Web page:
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Immunomodulation in 2009 H1N1

By Amesh A. Adalja, MD, February 18, 2011

Before the 2009 pandemic, there was speculation about the potential for immunomodulation to improve the clinical course of severe influenza (see, for instance, CBN Report, July 23, 2010). Corticosteroids, macrolides, statins, diabetic medications (metformin, pioglitazone), fibrates, and cox-2 inhibitors all were identified as likely candidates. However, the only evidence to support this theory was anecdotal reports on use in humans and laboratory-animal data. Now, a team of researchers in Spain has published results of a study1 of the use of several types of immune modulators in patients infected with 2009 H1N1.

Immune Modulation in Infectious Diseases

The clinical manifestations of infectious diseases result from both the direct effects of the pathogen and the effects of the host’s immune response. For instance, sepsis is the syndrome that results from the systemic inflammatory responses to a severe infection. Much of the morbidity of infectious diseases is due to an excessive immune response that produces overwhelming inflammation. Previous studies have shown that certain immunomodulatory drugs—including corticosteroids, macrolide antimicrobials, and other compounds—have the ability to lessen morbidity and mortality of specific infectious diseases by modifying the host immune response.

The standard treatment algorithms for several infectious diseases include immunomudulators:

  • For moderate to serve hypoxia secondary to pneumocystis pneumonia, corticosteroids may be used with antimicrobials to dampen the inflammatory response caused by fungal cell death.
  • For pneumococcal, tuberculous, and Haemophilus influenzae meningitis, corticosteroids are administered in conjunction with antimicrobial therapy to dampen the inflammatory response from bacterial cell death.
  • For sepsis and ventilator-associated pneumonia, the immunomodulatory antimicrobial, clarithromycin, reduces mortality and facilitates more rapid weaning from ventilators.

A Prospective Cohort Study of 197 Patients

This new study, by Viasus and colleagues,1 was a prospective cohort study of immunomodulatory therapies in patients hospitalized with 2009 H1N1 infections. The researchers enrolled 197 patients at 13 tertiary care hospitals in Spain between June and November 2009. For inclusion in the study, patients had to have PCR-confirmed 2009 H1N1 influenza and X-ray–confirmed pneumonia, and they had to have been admitted for at least 24 hours. Patients who were initially admitted to the ICU were excluded. Patients were considered to have received immunomodulatory therapy if they were taking corticosteroids, macrolides, or statins upon admission. The primary outcome was development of severe disease, as indicated by ICU admission or death.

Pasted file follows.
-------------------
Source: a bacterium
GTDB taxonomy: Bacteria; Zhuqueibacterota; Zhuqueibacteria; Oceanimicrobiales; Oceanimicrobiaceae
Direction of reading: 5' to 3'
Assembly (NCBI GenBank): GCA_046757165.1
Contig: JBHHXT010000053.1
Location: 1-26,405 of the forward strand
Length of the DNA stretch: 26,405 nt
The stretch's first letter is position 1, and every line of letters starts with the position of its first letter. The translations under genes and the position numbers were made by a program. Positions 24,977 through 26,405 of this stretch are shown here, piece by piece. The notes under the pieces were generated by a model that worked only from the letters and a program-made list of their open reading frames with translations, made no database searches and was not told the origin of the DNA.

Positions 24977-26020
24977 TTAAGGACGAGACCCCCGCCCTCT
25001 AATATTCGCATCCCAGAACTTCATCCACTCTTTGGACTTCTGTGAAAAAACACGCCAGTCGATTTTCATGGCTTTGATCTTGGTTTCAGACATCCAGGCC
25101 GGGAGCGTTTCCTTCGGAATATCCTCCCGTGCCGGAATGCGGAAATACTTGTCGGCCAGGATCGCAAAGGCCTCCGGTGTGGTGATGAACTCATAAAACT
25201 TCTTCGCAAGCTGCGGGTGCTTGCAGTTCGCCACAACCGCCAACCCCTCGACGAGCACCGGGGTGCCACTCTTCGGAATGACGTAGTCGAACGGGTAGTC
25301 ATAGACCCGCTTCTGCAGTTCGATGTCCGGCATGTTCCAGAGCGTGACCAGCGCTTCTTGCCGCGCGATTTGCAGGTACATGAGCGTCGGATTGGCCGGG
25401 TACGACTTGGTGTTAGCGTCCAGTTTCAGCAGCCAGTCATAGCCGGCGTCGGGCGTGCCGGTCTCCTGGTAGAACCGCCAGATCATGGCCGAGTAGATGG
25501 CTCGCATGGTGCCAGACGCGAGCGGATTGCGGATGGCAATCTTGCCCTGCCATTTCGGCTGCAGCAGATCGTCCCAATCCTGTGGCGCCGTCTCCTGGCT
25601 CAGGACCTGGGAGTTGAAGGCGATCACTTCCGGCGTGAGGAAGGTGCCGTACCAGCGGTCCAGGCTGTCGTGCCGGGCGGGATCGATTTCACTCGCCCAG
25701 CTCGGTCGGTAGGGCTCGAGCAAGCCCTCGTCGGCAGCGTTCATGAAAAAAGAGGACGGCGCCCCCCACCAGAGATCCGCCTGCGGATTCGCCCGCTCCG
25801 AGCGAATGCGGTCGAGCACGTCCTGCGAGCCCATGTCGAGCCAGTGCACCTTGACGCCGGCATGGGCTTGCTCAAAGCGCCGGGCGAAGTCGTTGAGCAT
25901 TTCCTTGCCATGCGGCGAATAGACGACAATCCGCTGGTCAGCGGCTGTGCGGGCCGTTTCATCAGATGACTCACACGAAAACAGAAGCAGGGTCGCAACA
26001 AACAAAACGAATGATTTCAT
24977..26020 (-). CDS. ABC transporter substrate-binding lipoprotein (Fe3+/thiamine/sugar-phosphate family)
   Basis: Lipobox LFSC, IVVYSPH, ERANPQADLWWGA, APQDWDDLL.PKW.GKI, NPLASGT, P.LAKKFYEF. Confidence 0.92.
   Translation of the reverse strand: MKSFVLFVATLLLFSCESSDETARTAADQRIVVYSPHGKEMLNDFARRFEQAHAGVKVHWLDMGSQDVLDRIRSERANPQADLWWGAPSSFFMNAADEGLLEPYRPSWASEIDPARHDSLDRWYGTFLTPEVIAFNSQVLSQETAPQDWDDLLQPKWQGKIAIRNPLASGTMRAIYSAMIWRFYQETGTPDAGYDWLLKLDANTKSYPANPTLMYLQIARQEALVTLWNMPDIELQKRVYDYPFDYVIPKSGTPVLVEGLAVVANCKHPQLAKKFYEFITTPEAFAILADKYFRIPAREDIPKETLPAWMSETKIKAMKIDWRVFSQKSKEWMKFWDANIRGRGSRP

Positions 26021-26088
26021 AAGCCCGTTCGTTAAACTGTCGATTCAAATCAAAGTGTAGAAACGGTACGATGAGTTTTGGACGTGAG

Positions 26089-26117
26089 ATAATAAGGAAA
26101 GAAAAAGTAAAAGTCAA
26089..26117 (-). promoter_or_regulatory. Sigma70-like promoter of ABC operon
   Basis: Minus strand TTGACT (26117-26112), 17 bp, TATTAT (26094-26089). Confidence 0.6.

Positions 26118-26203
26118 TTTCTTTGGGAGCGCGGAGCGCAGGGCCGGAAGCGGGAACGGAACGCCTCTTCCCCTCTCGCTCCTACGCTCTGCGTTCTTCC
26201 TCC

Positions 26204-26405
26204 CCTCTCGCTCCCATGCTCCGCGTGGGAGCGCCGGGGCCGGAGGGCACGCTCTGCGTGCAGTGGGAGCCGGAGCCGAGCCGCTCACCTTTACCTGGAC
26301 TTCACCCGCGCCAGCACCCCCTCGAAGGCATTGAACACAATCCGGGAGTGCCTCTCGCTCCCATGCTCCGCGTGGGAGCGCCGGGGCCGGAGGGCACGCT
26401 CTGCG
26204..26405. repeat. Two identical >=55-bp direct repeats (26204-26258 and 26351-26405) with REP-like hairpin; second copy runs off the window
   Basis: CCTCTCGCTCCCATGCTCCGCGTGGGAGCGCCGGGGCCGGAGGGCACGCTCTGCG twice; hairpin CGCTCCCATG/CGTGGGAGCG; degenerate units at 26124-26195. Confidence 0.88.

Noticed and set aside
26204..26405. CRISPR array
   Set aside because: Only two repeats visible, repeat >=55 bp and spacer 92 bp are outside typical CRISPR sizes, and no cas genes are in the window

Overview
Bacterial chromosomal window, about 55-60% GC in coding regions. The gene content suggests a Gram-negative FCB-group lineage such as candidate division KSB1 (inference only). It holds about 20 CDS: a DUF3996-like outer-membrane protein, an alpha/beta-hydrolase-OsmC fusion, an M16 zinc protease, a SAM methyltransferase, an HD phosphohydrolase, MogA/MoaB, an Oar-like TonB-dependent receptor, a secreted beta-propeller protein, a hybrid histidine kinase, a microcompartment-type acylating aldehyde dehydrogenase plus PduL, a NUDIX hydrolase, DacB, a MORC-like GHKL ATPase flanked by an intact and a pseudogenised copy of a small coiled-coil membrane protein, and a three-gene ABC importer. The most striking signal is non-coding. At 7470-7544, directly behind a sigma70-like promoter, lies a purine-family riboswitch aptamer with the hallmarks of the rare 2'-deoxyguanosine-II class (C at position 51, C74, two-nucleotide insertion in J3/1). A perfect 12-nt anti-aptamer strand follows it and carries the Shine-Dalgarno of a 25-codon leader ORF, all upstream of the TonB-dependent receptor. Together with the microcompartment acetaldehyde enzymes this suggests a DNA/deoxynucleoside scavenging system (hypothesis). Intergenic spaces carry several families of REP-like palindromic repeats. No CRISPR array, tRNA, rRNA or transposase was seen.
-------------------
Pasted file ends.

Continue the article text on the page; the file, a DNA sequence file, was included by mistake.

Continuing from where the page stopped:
Of the 197 patients studied, 68 received some form of immunomodulatory therapy—corticosteroids (37), macrolides (31), or statins (12). Eleven patients were on long-term statin therapy. Of note, patients who received these therapies were older and had higher pneumonia severity indices than those who were not taking immunomodulators. Multilobar pneumonia, respiratory failure, bacterial conifection, and rapid oseltamivir treatment did not differ between the groups (25% vs. 18.5%), and, as expected, those taking statins had higher rates of co-morbid illnesses.

No Benefits to Immunomodulators

Immunomodulators were not found to decrease disease severity. On the contrary, those who received corticosteroids were more likely to develop severe disease and to acquire nosocomial bacterial infections, and those patients took longer to stabilize. Patients taking statins also took longer to stabilize, perhaps because they had a greater burden of co-morbid conditions.

Results May Not Be Generalizable

The following limitations of this study may limit its value:

  • Because corticosteroids are immunosuppressive, it may not be appropriate to group them with other immunomodulatory drugs.
  • Other agents, such as diabetic medications, fibrates, or cox-2 inhibitors, were not studied.
  • This was not a randomized, double-blind, controlled trial in which interventions could be tightly managed and the control and treatment groups matched.
  • Patients already on statins may not derive the same benefit as those newly initiated to the therapy.
  • The rate of antiviral use was relatively low and immunomodulation may work best in the setting of optimized antiviral therapy.

However, the study results should prompt further investigation. Use of immunomodulation to reduce severe influenza is a hypothesis that deserves careful investigation through rigorously designed and executed studies.

Reference

  1. Viasus D, Pano-Pardo JR, Cordero E, et al. Effect of immunomodulatory therapies in patients with pandemic influenza A (H1N1) 2009 complicated by pneumonia. JInfect 2011; doi:10.1016/j.jinf.2011.01.014. Accessed February 14